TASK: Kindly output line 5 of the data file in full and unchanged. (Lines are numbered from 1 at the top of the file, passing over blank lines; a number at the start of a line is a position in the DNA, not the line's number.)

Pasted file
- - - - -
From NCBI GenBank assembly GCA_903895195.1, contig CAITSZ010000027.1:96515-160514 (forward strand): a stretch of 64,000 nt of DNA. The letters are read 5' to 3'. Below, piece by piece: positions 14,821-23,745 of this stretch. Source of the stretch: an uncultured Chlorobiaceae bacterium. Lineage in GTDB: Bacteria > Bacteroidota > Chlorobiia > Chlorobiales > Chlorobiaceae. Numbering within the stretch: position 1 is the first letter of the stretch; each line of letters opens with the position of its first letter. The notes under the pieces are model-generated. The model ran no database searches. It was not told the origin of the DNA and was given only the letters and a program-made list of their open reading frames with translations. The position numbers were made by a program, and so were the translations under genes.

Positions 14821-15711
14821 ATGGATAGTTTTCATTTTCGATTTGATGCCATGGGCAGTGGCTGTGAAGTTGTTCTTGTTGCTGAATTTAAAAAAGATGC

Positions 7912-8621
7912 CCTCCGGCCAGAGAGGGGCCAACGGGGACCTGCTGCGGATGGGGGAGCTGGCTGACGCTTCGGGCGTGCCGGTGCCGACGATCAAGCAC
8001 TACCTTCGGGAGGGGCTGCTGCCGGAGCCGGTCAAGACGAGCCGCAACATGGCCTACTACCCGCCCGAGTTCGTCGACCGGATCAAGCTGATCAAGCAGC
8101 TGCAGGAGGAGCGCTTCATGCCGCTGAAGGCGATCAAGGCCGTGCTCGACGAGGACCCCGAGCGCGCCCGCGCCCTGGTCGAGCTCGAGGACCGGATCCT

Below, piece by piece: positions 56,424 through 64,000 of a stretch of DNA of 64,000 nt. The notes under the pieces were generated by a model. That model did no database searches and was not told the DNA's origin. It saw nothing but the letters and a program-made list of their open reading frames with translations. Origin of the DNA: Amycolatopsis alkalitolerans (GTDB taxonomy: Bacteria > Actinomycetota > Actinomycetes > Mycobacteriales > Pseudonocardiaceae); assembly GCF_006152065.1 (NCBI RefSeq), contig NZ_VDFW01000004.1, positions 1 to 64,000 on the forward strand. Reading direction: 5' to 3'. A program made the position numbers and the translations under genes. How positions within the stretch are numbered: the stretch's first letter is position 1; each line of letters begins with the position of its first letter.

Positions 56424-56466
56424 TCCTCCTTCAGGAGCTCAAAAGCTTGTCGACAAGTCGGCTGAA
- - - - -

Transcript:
7912 CCTCCGGCCAGAGAGGGGCCAACGGGGACCTGCTGCGGATGGGGGAGCTGGCTGACGCTTCGGGCGTGCCGGTGCCGACGATCAAGCAC